If you’re looking for other adventures consider the huge selection offered by Challenging Adventure, a company that allows you to do everything from rock climbing to mountain biking, trekking, canyoning and even learning wilderness survival skills. Alternatively for an aerial view of the country’s incredible mountain slopes, take a tour by microlight or gyrocopter.
What’s the point in being in the desert without seizing the opportunity to go wild across all that sand? It’s up to an hour’s drive from state’s main towns and cities until you get deep into the desert and come across its rolling dunes. But once there you have a choice between taking a dune buggy to create your own sand-filled adventure or dune bashing.
Once your driver has released some air from your tyres you’re set for a thrilling race, bouncing across the dunes, as the desert sunset burns yellow, orange, pink, and red across the evocative landscape.
Culture in the desert
The dune bashing adventure is coupled with a chance to sample the Bedouin way of life. You arrive at the Bedouin Oasis Camp just as the sun sets and have the opportunity to sample a number of traditional experiences.
You can get henna body art, take camel rides, see a number of entertainers – belly dancer, fire dancer and a whirling dervish – and sample Arabic food. Yes, it’s touristy, but it avoids being a Disney-esque experience while giving visitors a taste of traditional life in the desert.
This is a country steeped in Arabic culture, and a place where you can discover ancient skills like falconry at the likes of the Banyan Tree Al-Wadi Resort. The hotel has a daily show where visitors are taught about the birds and even get a chance to hold them in gloved hands.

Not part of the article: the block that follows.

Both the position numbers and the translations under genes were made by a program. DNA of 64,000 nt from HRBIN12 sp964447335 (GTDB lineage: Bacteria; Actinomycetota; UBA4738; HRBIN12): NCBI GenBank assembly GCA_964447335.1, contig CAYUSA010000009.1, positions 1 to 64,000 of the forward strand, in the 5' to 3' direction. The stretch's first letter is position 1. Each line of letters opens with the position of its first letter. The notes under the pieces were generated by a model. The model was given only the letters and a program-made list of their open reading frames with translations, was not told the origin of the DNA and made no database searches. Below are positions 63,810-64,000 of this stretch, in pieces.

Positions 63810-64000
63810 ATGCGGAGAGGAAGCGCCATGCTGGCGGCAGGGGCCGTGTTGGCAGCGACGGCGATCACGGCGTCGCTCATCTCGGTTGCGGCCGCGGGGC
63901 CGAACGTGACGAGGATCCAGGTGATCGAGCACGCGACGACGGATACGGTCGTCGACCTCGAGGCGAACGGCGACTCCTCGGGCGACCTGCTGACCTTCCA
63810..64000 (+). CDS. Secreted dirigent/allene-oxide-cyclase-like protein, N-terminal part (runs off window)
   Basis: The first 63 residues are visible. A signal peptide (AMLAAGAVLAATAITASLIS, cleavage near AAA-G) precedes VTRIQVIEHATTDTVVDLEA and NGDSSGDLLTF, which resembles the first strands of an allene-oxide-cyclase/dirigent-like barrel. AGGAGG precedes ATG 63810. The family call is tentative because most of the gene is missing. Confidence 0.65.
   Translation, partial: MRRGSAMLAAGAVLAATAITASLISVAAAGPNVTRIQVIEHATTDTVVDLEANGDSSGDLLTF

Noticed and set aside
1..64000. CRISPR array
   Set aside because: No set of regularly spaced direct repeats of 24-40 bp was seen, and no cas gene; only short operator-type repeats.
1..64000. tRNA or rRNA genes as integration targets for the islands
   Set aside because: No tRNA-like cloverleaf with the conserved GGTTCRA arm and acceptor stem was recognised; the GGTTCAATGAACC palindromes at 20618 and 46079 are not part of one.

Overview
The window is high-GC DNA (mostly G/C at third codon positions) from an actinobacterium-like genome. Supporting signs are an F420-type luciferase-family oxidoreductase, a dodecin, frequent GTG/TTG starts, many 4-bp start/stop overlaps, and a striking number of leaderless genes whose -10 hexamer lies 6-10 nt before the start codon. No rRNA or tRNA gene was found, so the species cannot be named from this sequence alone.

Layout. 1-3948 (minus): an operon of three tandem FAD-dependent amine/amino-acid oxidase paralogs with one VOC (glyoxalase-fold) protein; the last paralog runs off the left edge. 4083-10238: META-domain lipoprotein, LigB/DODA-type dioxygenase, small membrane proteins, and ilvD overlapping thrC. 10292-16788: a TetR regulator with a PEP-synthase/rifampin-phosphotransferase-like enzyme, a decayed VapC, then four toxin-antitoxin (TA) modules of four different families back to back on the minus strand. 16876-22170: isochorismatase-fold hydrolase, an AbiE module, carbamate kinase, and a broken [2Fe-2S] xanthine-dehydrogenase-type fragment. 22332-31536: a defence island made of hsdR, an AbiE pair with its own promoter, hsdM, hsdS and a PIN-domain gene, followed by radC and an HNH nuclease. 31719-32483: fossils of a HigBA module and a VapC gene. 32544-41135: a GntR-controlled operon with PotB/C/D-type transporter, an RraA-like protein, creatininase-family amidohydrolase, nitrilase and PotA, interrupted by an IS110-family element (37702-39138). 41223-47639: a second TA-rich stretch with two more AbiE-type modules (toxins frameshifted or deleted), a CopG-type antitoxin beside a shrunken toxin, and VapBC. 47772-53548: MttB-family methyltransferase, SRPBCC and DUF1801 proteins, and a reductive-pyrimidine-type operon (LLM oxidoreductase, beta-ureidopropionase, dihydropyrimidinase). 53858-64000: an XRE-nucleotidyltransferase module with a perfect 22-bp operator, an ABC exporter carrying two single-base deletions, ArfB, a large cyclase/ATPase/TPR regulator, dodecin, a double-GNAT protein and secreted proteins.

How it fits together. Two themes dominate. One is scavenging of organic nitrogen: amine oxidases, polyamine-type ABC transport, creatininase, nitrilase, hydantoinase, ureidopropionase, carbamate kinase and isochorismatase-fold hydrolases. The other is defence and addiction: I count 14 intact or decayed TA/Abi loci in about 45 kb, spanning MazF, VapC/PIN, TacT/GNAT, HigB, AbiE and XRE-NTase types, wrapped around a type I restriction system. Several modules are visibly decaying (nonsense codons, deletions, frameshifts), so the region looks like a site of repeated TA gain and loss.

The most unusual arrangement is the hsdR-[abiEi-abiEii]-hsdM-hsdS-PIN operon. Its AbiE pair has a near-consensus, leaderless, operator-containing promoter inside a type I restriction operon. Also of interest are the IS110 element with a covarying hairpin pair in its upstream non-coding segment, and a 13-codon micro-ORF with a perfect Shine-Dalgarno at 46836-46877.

Amid the golden hillsides where ibex roam, caravans of camels also wind their way as visitors enjoy yet more camel rides.
For a chilled escape
A perfect place for a chill out break, not only are there plenty of beaches to flop onto and enjoy days of endless sunshine, but the country also has a penchant for spas.
One of the most elaborate is at the Banyan Tree Al-Wadi, whose Rainforest Spa has an 18-point thermal circuit, including salt and ice grottoes, and a large hydrotherapy pool with muscle easing massage jets.
Where to eat
Meal times offer wonderful opportunities for adventures in traditional Arabian food. One of our favourites was Yemeni restaurant, Maraheb, serving Mandi – a dish of lightly spiced rice, served with chicken, lamb or fish cooked in a tandoor oven. It’s eaten while sat on the floor at the restaurant.
Luxury travellers will find a great selection of dishes at various hotels in the state, including excellent Arabian fare at Al Bahar at the Hilton Ras Al Khaimah, and tasty, well presented Mediterranean food at Cove Rotana Hotel’s Basilico. Also at the Hilton, there’s a meat feast on offer at Brazilian churrascaria restaurant, Pura Vida.
Alcohol is not widely available in the Emirates, but you will find it at hotels, making their restaurants all the more appealing to western diners.
Where to stay
There is an excellent selection of luxury hotels to choose from in RAK including the world’s most popular luxury brands. The most highly rated hotels in the state include the Waldorf Astoria Ras Al Khaimah, Banyan Tree Al-Wadi (a desert retreat) and Banyan Tree Ras Al Khaimah Beach.
But for a great, affordable luxury Ras Al Khaimah hotel try the Hilton Al Hamra for size. This hotel has plenty to entertain all ages, as well as a good selection of restaurants, in the popular Al Hamra area of the state.